Nursing a few sore heads after our adventurous night out, we spent the day recovering by viewing the sites on the Pest side of the Danube. Venturing through the central district dominated by modern buildings, sparkling fashion shops and the all-conquering fast food chains we arrived at the river side where the historically Hungarian buildings and attractions reside. First stop on our self-guided riverside tour was the solemn site of the shoes. The tribute conceived by film director Can Togay marks the point where Hungarian’s were shot into the river by the fascist Arrow Cross Militiamen in the second world war, the sculptures represent the shoes left by so many before they met their end. The sad simplicity of the remarkable spot is an effective way of conveying the gloomy times experienced by the Hungarians during the war. From the iconic uncomplicatedness of the first stop we followed the river up to the Parliament building. Unaware that we had opted to explore the city on one of Hungary’s biggest national holidays we were wonderfully surprised to find that the centre square was brimming with life. We had stumbled into the St Stephen’s day festivities, the celebration of the foundation of Hungary’s independence when the eponymous first king was canonized by the Pope in 1083. Military bands and marches drew in vast crowds round the buildings and the sleek pools lay on the edge for families to splash about in and cool off. At the national symbol of the Parliament building people gathered to celebrate the holiday as we admired the third largest parliament building in the world, the gothic architecture was nearly as impressive as the 20 km of stairs inside. Included with our airBnB was free use of the city bikes which kindly provided relief from the hungover walk in the searing heat. The welcome breeze of the bikes escorted us back to the nearby park where, after a short struggle, we hooked them back up their stations.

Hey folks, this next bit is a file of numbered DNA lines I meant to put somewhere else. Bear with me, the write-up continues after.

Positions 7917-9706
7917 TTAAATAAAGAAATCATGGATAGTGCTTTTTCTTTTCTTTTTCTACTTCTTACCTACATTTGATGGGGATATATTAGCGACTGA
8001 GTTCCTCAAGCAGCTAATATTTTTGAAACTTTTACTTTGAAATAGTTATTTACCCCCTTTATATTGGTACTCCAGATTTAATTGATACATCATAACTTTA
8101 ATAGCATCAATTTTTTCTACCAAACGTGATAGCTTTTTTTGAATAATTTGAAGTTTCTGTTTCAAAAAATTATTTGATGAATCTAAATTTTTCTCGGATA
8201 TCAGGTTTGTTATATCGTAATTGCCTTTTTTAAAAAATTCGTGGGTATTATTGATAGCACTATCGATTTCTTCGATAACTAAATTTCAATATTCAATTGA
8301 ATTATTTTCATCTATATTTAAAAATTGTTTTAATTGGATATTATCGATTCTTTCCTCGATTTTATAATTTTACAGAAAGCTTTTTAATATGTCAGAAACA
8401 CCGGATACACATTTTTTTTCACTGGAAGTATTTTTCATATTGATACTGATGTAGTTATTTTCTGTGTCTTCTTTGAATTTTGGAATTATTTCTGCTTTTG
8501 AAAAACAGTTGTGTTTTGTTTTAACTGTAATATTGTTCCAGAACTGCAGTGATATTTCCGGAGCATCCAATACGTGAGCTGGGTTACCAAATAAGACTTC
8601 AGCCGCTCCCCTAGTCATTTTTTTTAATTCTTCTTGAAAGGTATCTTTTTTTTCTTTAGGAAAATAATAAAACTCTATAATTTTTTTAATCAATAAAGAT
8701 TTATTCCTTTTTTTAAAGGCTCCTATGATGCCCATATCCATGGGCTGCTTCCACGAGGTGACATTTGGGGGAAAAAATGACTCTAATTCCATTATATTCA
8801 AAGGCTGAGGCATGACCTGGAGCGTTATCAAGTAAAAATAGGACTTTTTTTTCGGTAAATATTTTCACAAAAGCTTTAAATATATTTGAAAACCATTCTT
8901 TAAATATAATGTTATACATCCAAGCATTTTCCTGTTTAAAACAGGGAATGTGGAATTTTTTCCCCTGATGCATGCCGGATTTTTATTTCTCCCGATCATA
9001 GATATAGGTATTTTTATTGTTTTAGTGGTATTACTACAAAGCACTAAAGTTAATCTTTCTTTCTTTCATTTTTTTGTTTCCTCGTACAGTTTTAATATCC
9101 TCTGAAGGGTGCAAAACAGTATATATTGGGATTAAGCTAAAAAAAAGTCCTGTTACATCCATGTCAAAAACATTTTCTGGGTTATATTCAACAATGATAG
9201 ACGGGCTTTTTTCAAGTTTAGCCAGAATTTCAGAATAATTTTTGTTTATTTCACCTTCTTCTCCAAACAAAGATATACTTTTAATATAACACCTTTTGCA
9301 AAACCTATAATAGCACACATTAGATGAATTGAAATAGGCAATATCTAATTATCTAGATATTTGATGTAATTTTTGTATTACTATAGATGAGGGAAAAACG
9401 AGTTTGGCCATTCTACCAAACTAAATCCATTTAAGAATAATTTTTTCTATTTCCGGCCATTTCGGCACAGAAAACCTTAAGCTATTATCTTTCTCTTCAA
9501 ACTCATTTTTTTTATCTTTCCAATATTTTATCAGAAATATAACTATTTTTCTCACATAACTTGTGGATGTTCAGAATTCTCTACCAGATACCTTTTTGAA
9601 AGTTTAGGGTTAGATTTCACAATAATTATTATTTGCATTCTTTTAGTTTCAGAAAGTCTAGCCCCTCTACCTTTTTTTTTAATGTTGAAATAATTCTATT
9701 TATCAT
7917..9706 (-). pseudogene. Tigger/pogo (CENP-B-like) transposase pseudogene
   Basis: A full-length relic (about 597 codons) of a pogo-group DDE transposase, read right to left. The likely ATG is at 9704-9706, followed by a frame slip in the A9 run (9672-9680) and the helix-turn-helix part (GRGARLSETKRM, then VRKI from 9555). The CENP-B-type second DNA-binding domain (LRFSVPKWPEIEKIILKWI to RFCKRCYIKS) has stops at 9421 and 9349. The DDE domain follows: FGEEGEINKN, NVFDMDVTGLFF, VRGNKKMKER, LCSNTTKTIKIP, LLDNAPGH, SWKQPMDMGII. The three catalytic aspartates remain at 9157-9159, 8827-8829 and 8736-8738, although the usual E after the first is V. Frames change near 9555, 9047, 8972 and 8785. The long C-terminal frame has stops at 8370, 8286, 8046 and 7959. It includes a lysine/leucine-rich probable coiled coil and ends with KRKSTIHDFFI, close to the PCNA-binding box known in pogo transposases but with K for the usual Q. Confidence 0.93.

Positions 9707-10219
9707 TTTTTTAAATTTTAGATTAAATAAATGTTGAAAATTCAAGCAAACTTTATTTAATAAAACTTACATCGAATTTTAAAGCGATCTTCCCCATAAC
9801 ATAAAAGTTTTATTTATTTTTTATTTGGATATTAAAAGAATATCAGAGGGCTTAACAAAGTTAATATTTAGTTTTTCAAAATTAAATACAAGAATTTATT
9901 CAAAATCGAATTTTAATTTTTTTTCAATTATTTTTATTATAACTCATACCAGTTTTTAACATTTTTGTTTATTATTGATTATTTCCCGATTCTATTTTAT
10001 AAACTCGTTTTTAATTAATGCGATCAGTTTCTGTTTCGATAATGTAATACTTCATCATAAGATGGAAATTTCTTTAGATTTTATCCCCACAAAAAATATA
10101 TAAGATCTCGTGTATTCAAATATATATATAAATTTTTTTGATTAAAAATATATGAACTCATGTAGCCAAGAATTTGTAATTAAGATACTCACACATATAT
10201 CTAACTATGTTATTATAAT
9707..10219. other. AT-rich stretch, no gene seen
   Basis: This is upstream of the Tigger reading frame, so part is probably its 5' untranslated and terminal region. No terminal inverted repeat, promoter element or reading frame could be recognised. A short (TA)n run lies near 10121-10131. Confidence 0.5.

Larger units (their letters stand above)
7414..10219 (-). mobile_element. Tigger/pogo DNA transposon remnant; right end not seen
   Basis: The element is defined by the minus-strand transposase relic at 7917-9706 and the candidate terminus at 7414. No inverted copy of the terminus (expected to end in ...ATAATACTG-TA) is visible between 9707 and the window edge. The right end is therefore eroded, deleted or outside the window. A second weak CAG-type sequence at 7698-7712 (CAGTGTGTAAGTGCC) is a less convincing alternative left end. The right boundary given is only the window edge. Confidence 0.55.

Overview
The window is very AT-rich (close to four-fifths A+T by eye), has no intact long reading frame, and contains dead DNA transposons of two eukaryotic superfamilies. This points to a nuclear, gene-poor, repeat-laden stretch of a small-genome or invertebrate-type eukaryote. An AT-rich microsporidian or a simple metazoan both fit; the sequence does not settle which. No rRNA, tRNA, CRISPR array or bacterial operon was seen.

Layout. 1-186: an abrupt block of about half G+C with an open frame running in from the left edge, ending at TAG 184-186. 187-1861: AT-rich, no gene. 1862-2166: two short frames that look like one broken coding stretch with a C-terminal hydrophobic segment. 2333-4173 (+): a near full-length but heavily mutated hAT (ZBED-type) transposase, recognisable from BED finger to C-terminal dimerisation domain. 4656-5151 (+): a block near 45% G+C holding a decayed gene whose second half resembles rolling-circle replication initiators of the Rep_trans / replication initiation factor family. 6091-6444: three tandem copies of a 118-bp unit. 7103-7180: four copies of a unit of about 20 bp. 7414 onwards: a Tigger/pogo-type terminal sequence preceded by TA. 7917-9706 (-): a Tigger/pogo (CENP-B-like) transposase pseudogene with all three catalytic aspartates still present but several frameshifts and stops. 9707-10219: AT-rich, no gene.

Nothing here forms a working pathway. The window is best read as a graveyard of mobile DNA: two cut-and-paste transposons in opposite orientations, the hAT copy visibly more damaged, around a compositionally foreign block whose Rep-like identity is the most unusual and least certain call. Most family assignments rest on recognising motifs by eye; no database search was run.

Feeling more cultured, well rounded travellers, we believed we had earned ourselves another night of over indulging in cheap beers and spirits, but this time in the cultivated setting of the public Szechenyi baths. Budapest’s brilliantly abbreviated ‘sparties’ are legendary for their wild, aquatic based nightlife and we were anticipating another loose night but with the classy refined backdrop of the old pools to insert some degree of erudition. As the largest medicinal spa in Europe Szechenyi was a spectacle with the century old neo-baroque housing providing a lovely backdrop, however I imagine the scene was a lot different when the first pools were constructed around the thermal springs. The spa parties are basically advertised as a club in a pool, leading us to naively believe we would be attending something like your average nightclub just with a lot more water. Sparties, are pretty much an orgy. The inclusion of free beers, poor lighting and partial nudity led to an unexpected amount of pool coitus, making being in some strange corners of the pool rather uncomfortable. The unanticipated raciness of the whole event was borderline disturbing, a feeling nicely replicated by the mysterious colour of the water near the end of the night. Once the gloomier corners of the bath had been escaped and certain sights supressed, the remainder of the occasion was predominantly pleasant as the beers kept coming we were free to appreciate the idea of partying in the old, stylish corner of the park. We even established some pool based games created around the lazy river, as on passing of suspiciously stationary duos a gentle nudge (which became increasingly heavy slaps) could be issued to separate certain pairs before quickly drifting off in the current, leaving the blame to be placed on some other poor punters. On our departure from the crazy scene we undertook another of our water based favourites as we created a slip and slide through the changing village, much to everyone’s entertainment. Replicating penguin like dives we eventually made it to our locker, with no unintended crashes into pedestrians and only minor scrapes before heading out into the city.